Year 12 geography students recently attended a lecture at Newcastle University about the impact of climate change to the weather on Mount Everest.
The lecture was delivered by Dr Tom Matthews, a senior lecturer in Geography at King's College London. His research career began, though, with a PhD in glacier-climate interactions in 2013. Tom then spent the best part of the next decade researching the planet’s most extreme weather and its impacts on society, with his most substantial contributions coming in the study of deadly heat waves.
His interests in glaciers and extreme weather intersected in 2019 when he was asked to co-lead the meteorology component of the National Geographic and Rolex Perpetual Planet Everest Expedition. The team went on to break numerous Guinness world records, including for establishing the highest weather station in the world at 8,430 m a.s.l. In 2022 Tom was back on Mt Everest as the team installed a new weather station at the highest point possible on the Nepalese side of the mountain, just below the summit at 8810 m a.s.l.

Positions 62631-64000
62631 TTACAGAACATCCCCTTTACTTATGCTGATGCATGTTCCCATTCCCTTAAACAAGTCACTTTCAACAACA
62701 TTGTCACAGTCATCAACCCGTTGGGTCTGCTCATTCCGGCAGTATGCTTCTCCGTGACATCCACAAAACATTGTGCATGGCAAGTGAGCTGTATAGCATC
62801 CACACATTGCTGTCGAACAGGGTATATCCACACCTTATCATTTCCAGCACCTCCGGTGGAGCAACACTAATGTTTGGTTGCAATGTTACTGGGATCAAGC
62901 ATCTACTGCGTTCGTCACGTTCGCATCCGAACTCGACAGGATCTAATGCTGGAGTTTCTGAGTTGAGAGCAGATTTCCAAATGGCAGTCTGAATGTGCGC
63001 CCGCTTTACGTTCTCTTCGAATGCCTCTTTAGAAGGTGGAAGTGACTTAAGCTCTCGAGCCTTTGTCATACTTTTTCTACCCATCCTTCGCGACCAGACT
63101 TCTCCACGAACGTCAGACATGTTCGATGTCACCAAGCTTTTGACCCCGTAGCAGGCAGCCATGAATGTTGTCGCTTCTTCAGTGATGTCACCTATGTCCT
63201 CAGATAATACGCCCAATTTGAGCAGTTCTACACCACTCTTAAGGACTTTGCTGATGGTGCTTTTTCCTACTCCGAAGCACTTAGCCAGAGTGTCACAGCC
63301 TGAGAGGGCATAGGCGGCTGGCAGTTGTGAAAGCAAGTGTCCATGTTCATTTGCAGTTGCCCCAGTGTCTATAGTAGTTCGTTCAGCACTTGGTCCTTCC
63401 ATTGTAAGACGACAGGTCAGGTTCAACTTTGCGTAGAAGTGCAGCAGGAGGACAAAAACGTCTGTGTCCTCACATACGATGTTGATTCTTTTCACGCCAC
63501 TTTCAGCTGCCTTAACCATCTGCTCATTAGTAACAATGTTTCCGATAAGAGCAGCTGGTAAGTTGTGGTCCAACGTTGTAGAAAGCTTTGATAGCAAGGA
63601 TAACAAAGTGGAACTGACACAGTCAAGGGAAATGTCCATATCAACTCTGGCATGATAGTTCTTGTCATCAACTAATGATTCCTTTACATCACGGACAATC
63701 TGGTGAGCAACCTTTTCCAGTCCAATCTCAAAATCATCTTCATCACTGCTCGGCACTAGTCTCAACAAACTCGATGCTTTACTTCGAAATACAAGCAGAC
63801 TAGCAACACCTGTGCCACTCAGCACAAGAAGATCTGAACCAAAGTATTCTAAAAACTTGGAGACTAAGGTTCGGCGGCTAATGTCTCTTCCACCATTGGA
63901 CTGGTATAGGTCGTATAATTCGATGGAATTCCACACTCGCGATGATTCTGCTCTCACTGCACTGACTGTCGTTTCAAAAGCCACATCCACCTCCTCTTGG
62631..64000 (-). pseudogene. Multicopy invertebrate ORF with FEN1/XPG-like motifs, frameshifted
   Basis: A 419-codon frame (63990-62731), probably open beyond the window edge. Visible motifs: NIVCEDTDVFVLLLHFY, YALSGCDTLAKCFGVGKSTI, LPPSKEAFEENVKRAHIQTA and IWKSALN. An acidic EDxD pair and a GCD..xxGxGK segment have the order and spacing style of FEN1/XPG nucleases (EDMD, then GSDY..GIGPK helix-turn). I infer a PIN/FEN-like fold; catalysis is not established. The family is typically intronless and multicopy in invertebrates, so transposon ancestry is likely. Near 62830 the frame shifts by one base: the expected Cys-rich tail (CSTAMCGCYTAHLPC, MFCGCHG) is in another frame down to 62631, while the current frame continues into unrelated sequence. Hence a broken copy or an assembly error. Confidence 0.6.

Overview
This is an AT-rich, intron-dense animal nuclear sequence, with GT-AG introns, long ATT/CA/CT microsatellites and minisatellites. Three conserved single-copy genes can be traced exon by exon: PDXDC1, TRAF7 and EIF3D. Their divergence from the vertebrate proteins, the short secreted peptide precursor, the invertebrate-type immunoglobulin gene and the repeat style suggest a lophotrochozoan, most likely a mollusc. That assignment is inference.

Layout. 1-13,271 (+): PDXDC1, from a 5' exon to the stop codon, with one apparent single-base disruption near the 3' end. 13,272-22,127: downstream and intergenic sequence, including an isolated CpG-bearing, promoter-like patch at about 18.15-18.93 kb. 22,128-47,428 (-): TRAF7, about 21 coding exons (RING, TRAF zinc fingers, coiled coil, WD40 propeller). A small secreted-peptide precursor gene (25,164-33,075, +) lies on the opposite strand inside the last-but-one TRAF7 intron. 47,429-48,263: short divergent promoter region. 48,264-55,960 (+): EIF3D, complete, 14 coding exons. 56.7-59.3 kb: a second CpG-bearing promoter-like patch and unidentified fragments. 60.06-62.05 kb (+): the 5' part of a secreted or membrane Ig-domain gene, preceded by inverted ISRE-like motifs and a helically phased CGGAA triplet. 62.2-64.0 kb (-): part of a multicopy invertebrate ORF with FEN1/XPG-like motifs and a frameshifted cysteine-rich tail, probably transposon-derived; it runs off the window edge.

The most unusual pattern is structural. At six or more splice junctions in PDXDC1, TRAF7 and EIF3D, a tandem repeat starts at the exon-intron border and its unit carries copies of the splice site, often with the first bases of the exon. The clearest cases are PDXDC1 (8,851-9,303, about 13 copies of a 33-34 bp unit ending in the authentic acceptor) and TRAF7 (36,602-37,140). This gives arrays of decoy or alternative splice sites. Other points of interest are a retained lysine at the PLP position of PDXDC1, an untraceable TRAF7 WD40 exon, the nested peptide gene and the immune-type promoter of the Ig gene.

Tom’s research is now working with these frontier data to understand how the precarious snow and ice resources stored at extreme altitude may respond to climate change.